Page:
Even though I no longer work at the prison, I will still write about it from time to time. There are enough stories to last a lifetime from that place.  And event though I am no longer in prison, I’m still having adventures in prison and I guess as long as I work with other human beings, that will be the case.

I hope you’ll keep reading.

You can cry in the shower

24 02 2009

Part of helping my clients at the prison is teaching the first timers how to survive. Unfortunately, that means encouraging behavior which feeds into the prison mentality and stereotypes of masculinity. The reasons behind it are important of course. Personal safety is crucial and those new to the prison environment know nothing about the rules or how negatively it will impact them if they break  them.

Often I meet with men putting a great deal of effort into holding back their tears. I acknowledge their pain and how they are feeling and try to gauge if they want to let it out or not. You can tell….those who are looking to let the tears out will do so as they turn their heads away from the door so others don’t see them. The men who fight the tears are usually the ones who need to let the pain out the most. In those moments, I remember the words of an inmate I met with when I first started this job. “Tell ’em to cry in the shower. It’s the only alone time you have in this place and no one can tell that you’ve been crying when you get out.”  I share that information often and that it came from a prior inmate. It is unfortunate that they social rules of prison life won’t allow for expression of pain and vulnerability….that is just what alot of these men need.

Day In the Life of a Prison Social Worker

21 02 2009

8:00  arrive at work. walk through 5 gates and a locked door to get to my hole of an “office”. Open my door to ants crawling everywhere. There is no food, where the hell are they coming from?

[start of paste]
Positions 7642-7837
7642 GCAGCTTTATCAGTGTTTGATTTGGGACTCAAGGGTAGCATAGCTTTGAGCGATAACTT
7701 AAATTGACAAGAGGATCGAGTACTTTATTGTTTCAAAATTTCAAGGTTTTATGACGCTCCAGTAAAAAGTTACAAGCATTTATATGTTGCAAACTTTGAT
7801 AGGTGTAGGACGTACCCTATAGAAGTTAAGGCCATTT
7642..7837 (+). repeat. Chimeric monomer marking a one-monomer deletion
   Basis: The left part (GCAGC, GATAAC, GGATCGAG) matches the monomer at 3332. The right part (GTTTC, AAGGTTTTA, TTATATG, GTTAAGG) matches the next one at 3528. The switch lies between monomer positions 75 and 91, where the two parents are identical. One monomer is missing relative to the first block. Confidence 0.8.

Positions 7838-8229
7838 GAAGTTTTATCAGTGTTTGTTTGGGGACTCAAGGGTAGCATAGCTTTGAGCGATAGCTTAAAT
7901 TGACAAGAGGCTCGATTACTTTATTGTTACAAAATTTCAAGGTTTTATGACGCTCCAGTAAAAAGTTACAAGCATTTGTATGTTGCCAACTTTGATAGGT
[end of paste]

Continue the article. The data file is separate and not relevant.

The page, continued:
8:15  Gather things to go down to the “PODS and do intakes on new prisoners. Walk through 7 gates to get ther and across a Pod floor with 50 inmates on it. Get hollered at by those locked up behind their doors. Sneaky assholes do it when they can’t get caught….

8:30-10:30  Do assessment and intake on 10 new prisoners. Most are polite, some are a bit odd, 5 are on mental health meds, all have substance abuse issues. Get sick of hearing myself repeat the same shit over and over and over…. Despite the monotony, make some good connections and feel like at least I gave some compassion and respect.

10:30  Hang out in the “tower” and shoot the shit with the Correctional Officers. Listen to most people rant and rave about the prison and other people’s lack of living up to their expectations. Defend my position as a mental health worker. Have a couple of laughs. Back to office

10:30 Paperwork, Paperwork, Paperwork. Leave a couple of messages at medical about balls being dropped that need to be picked up. Listen to my coworkers yell back and forth. Get annoyed that my office is 90 degrees. Call maintenance and leave an irritable message about the ant invasion. Eat my lunch, check my blog, count the days until I am done with this job.

12:30  2:30 Count has cleared so I meet with my last 2 clients for termination. Start to feel sad about leaving. Will miss working with these guys. Start to freak out a little about life changes… Try to accept “thank you’s” from clients.  Paperwork, Paperwork, Paperwork.

2:30 – 4:00 Spend some time saying goodbye to coworkers. When asked the question “Why are you going?”  try to resist the urge to answer “Because I’ve had enough misery and corruption for one lifetime.” So I smile and say, “It’s just time for a change”. Ignore comments about the  stupidity courage it takes to do so given the state of the economy.  Try to remember that following your heart and using your common sense can be done at the same time. 

4:30  Go to clock out. Walk past the 100 prisoners coming and going to the chow hall on the runway. Most are respectful, I still get whistled at. REMEMBER WHY I AM LEAVING.